Saturday's Washington Post included another chapter in the never-ending saga of the warring factions of the Republican Party in Virginia. The "moderates" in the Senate and the "conservatives" in the House of Delegates are still having a hard time narrowing their differences over transportation funding and other issues. (I use quotation marks because I'm becoming skeptical that those labels are really accurate of what each side represents.) The Senate voted down the measures related to illegal immigration, one of which I supported [link corrected]. The article focused on two key protagonists, the flamboyant Sen. Russ Potts of Winchester, a moderate's moderate, and House of Delegates Majority Leader Morgan Griffith. Actually, I tend to agree with Potts about not wearing one's faith on their sleeve, echoing the thoughts of former U.S. Senator John Danforth (see October 12), but when it comes to tough issues such as the budget or immigration, Potts just doesn't get it. Stubborn-headed legislators like him make it very difficult to reach a compromise solution that serves the broad interests of Old Dominion residents.
Sayre challenges Sen. Hanger
These divisions are becoming manifest right here in the Shenandoah Valley, as a challenger to incumbent state Senator Emmett Hanger has emerged: Scott Sayre, a businessman from Buena Vista. He announced his candidacy at several public appearances yesterday, as reported in the News Leader. On Tuesday evening he spoke at length to the Staunton Republican Committee about his family background, his service in the Army, and his career as a private business owner. He emphasized his strong opposition to taxes and illegal immigration, and then faced questioning from the local party members who wanted to know his positions on other issues. See his Web site: www.sayreforsenate.com.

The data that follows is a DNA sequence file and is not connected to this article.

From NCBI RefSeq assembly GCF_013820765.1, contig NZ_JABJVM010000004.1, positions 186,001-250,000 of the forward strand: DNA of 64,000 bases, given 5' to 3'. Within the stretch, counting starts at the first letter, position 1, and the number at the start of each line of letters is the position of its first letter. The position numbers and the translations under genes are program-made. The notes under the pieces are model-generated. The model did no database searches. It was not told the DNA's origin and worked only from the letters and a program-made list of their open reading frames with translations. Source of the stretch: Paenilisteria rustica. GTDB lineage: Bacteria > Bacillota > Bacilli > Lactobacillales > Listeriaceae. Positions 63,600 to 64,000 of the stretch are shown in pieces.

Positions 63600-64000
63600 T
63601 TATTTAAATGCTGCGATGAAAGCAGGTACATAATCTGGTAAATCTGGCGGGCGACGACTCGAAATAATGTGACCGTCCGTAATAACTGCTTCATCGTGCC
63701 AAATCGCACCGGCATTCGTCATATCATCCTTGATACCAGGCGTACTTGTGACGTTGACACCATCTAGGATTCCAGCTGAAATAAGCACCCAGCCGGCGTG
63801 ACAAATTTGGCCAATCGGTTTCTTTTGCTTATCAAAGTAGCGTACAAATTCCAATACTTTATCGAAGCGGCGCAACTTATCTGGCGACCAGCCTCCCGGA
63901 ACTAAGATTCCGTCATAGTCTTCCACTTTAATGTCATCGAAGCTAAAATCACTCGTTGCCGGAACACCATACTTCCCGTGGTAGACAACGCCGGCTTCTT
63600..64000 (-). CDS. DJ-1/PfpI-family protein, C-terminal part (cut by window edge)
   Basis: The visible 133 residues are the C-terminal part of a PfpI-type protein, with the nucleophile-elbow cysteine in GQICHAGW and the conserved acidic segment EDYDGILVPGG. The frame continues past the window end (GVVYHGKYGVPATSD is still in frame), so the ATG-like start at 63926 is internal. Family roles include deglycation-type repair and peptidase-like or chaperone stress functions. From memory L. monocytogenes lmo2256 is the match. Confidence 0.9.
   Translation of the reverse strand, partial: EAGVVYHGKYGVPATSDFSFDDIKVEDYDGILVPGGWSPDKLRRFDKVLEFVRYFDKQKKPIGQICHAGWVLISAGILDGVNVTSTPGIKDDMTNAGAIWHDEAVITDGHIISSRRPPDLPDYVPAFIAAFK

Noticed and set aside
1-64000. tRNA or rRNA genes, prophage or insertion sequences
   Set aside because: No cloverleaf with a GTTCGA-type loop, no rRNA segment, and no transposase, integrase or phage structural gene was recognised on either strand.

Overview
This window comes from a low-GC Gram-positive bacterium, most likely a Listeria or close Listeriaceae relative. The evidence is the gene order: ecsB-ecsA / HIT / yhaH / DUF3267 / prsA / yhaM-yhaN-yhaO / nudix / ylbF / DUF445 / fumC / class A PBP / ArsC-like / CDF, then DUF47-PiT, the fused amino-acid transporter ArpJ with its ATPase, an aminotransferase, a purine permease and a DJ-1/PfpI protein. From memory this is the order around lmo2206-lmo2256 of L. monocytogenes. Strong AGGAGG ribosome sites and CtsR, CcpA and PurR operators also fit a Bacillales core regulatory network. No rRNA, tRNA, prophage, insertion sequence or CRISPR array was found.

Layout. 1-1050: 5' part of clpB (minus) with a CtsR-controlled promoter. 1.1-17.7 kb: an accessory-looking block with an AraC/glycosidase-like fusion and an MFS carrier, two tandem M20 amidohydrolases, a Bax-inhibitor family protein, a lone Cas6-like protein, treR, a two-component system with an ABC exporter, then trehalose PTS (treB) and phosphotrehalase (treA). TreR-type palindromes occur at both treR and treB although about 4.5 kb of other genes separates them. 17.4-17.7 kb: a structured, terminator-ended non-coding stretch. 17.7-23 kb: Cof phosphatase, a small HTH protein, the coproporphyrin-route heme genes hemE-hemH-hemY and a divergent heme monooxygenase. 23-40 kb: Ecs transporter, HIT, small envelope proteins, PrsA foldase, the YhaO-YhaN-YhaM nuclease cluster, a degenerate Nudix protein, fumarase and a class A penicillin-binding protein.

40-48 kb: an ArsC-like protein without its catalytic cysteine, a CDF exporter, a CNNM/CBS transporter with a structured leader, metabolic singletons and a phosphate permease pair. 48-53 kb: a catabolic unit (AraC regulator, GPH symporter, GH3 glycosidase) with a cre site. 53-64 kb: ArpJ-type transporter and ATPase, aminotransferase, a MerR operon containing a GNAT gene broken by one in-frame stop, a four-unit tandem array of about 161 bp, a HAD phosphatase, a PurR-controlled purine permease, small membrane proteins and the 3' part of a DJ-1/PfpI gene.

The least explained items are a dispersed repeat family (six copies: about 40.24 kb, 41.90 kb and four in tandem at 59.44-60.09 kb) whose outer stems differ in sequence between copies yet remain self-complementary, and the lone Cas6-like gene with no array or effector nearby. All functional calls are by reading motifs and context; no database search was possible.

Some have complained that Sen. Hanger is "out of touch" with his constituents, based primarily on his vote to increase the state income tax in June 2004. This was part of a last-minute compromise that prevented the state government from shutting down. Even though that tax hike proved to be much greater than what was truly needed (we now have a surplus), I grudgingly accepted it at the time, figuring that the alternative was the state getting a bad financial reputation. In relative terms, however, Virginian taxpayers are still not doing that badly. From the state government's Web site "Virginia Performs":
According to the Tax Foundation, in 2006 Virginia had the 10th lowest state and local tax burden in the country at 9.5 percent of income.
Translation: If you think Virginia's taxes are too high, you should move to Maryland or Massachusetts. As for the criticism of Hanger as being "out of touch," what many people fail to recognize is that senators are generally expected to exercise greater judgment as to what serves the common good, whereas members of the lower house are supposed to reflect the sentiments of their constituents in a more direct way. The distinction in roles is not always crystal clear, but that is one of the fundamental reasons for having a bifurcated legislative branch -- as a check on sudden popular impulses.